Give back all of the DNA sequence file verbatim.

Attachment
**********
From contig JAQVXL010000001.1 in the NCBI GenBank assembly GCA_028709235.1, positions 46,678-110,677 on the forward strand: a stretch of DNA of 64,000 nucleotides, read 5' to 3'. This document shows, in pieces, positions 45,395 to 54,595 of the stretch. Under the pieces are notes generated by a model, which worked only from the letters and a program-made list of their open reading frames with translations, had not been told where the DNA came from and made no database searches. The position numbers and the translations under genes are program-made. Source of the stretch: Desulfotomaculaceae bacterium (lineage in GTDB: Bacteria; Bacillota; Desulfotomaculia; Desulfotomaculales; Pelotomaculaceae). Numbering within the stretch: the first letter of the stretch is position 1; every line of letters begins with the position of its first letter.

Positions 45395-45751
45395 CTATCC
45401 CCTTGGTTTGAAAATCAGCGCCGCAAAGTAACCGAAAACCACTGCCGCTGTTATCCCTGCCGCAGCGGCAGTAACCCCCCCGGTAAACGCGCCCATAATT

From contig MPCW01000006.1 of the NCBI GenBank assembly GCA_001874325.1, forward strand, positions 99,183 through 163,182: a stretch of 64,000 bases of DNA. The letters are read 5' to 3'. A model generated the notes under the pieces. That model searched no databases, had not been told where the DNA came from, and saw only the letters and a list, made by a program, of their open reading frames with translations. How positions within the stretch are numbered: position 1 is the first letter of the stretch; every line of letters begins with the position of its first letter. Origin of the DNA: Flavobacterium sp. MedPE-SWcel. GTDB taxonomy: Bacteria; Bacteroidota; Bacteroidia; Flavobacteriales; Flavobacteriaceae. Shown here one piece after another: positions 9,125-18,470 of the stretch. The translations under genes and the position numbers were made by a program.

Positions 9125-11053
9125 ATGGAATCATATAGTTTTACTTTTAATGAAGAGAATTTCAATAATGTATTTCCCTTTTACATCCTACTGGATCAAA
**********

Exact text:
From contig JAQVXL010000001.1 in the NCBI GenBank assembly GCA_028709235.1, positions 46,678-110,677 on the forward strand: a stretch of DNA of 64,000 nucleotides, read 5' to 3'. This document shows, in pieces, positions 45,395 to 54,595 of the stretch. Under the pieces are notes generated by a model, which worked only from the letters and a program-made list of their open reading frames with translations, had not been told where the DNA came from and made no database searches. The position numbers and the translations under genes are program-made. Source of the stretch: Desulfotomaculaceae bacterium (lineage in GTDB: Bacteria; Bacillota; Desulfotomaculia; Desulfotomaculales; Pelotomaculaceae). Numbering within the stretch: the first letter of the stretch is position 1; every line of letters begins with the position of its first letter.

Positions 45395-45751
45395 CTATCC
45401 CCTTGGTTTGAAAATCAGCGCCGCAAAGTAACCGAAAACCACTGCCGCTGTTATCCCTGCCGCAGCGGCAGTAACCCCCCCGGTAAACGCGCCCATAATT

From contig MPCW01000006.1 of the NCBI GenBank assembly GCA_001874325.1, forward strand, positions 99,183 through 163,182: a stretch of 64,000 bases of DNA. The letters are read 5' to 3'. A model generated the notes under the pieces. That model searched no databases, had not been told where the DNA came from, and saw only the letters and a list, made by a program, of their open reading frames with translations. How positions within the stretch are numbered: position 1 is the first letter of the stretch; every line of letters begins with the position of its first letter. Origin of the DNA: Flavobacterium sp. MedPE-SWcel. GTDB taxonomy: Bacteria; Bacteroidota; Bacteroidia; Flavobacteriales; Flavobacteriaceae. Shown here one piece after another: positions 9,125-18,470 of the stretch. The translations under genes and the position numbers were made by a program.

Positions 9125-11053
9125 ATGGAATCATATAGTTTTACTTTTAATGAAGAGAATTTCAATAATGTATTTCCCTTTTACATCCTACTGGATCAAA